100 years ago, on July 23, 1921, 12 of the approximately 50 members of the Chinese Communist Party gathered in Shanghai for the Party’s First National Congress – an episode which is considered by experts to be the actual founding date of the Party. acronym that has ruled China for 100 years, seven decades.
And in 100 years, where will the party be? It will depend on a complex scenario that ranges from growing external pressure against China to the economic challenges of indebtedness and an aging population, according to specialists consulted by Folha.
“If we were in Shanghai in 1921 and tried to play this game of predicting the next 100 years, no one would have been right,” jokes Mauricio Santoro, professor of international relations at the UERJ (RJ State University).
This is because the party that rules one of the most powerful countries in the world has had a particularly troubled century.
He won a conflict with Japan, went through a civil war against nationalist forces, faced a hunger crisis in Mao’s government that killed tens of millions of people, overturned his bases and beliefs during the Cultural Revolution and lifted 800 million people out of poverty. since the late 1970s, with the reforms led by Deng Xiaoping. As if that weren’t enough, it was still the epicenter of the Covid-19 pandemic.
The economic boom of the last decade, the rise to the position of the second largest economy in the world and the expectation to overtake the United States in the coming years have placed China in the crosshairs of the West.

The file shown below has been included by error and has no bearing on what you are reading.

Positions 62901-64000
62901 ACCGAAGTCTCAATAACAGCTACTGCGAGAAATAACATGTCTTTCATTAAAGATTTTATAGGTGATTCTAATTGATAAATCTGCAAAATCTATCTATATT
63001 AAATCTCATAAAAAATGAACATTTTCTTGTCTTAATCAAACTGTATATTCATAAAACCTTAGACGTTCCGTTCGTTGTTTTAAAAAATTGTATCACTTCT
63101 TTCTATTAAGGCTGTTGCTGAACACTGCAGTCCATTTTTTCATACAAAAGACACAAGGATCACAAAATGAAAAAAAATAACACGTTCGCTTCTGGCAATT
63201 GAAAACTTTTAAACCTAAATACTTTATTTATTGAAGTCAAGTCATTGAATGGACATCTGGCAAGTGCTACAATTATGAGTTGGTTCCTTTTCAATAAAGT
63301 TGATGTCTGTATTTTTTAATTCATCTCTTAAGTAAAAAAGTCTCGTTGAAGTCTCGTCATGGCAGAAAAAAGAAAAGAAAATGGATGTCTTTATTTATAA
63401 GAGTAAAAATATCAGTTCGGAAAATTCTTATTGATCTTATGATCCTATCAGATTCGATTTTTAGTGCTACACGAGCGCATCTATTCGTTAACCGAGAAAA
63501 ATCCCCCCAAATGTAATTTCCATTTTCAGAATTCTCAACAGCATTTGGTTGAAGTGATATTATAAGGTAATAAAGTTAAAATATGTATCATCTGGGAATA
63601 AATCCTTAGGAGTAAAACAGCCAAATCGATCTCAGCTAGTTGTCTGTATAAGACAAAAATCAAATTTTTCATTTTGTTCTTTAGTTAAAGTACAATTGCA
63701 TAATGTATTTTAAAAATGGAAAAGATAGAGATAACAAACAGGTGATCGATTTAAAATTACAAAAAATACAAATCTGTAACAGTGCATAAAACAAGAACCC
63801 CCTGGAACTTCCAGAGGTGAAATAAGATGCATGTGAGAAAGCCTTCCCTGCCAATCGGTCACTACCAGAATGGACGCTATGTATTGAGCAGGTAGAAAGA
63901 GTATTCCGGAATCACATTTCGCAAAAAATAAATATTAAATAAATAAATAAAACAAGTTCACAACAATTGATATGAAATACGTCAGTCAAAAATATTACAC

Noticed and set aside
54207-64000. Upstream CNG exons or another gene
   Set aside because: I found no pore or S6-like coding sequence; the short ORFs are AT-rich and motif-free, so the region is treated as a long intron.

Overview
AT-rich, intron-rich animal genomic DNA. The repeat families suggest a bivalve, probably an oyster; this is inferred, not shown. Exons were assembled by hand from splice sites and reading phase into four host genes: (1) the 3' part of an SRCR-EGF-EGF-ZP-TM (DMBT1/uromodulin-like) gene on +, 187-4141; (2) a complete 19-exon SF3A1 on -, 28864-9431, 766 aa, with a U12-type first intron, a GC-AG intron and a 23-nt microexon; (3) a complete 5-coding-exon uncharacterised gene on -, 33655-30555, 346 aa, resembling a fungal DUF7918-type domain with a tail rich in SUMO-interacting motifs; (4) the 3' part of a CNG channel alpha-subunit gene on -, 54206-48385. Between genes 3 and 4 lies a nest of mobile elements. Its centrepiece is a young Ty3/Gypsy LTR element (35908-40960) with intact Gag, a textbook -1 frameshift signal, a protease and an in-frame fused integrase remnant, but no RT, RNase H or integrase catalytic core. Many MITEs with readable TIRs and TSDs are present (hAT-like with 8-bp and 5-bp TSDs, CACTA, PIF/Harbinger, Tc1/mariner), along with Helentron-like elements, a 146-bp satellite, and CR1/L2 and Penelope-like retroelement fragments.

How countries deal with this must be decisive for the future of the Chinese Communist Party, according to international relations professor Gustavo Feddersen, who holds a doctorate from UFRGS (Federal University of RS).
For him, the party will grow stronger “and will certainly remain in power for more than 100 years” if the people of the country perceive the pressure led by the United States as “an attack on the Chinese people and the possibility of Chinese civilization being rebuilt. and resumes his role. like a great world power, ”he said.
The observation comes from the fact that one of the points on which the CCP bases its legitimacy comes from the restoration of the dignity of the country after the century of humiliation, as the Chinese call the period between the middle of the 19th and the 20th century when the powers foreigners introduced opium and occupied and sacked China.
In the researcher’s opinion, a threat of further subjugation of the Chinese people could give more power to the CP, which still holds the so-called “heavenly mandate,” a concept in Chinese political philosophy that governments are legitimate (or “Blessed by heaven”) while fulfilling their goals and are righteous.
Another opinion has strengthened among analysts that international pressure will be more effective if it changes its strategy: not to attack the people, the culture or perhaps even the party itself, but specific targets, such as Xi Jinping and the corruption of the political class.
“A large part of the middle class supports and recognizes the importance of the party, but they are not satisfied with the advantages and the advantages of politicians, they want more transparency and accountability, they question corruption and abuse of power, ”Feddersen said.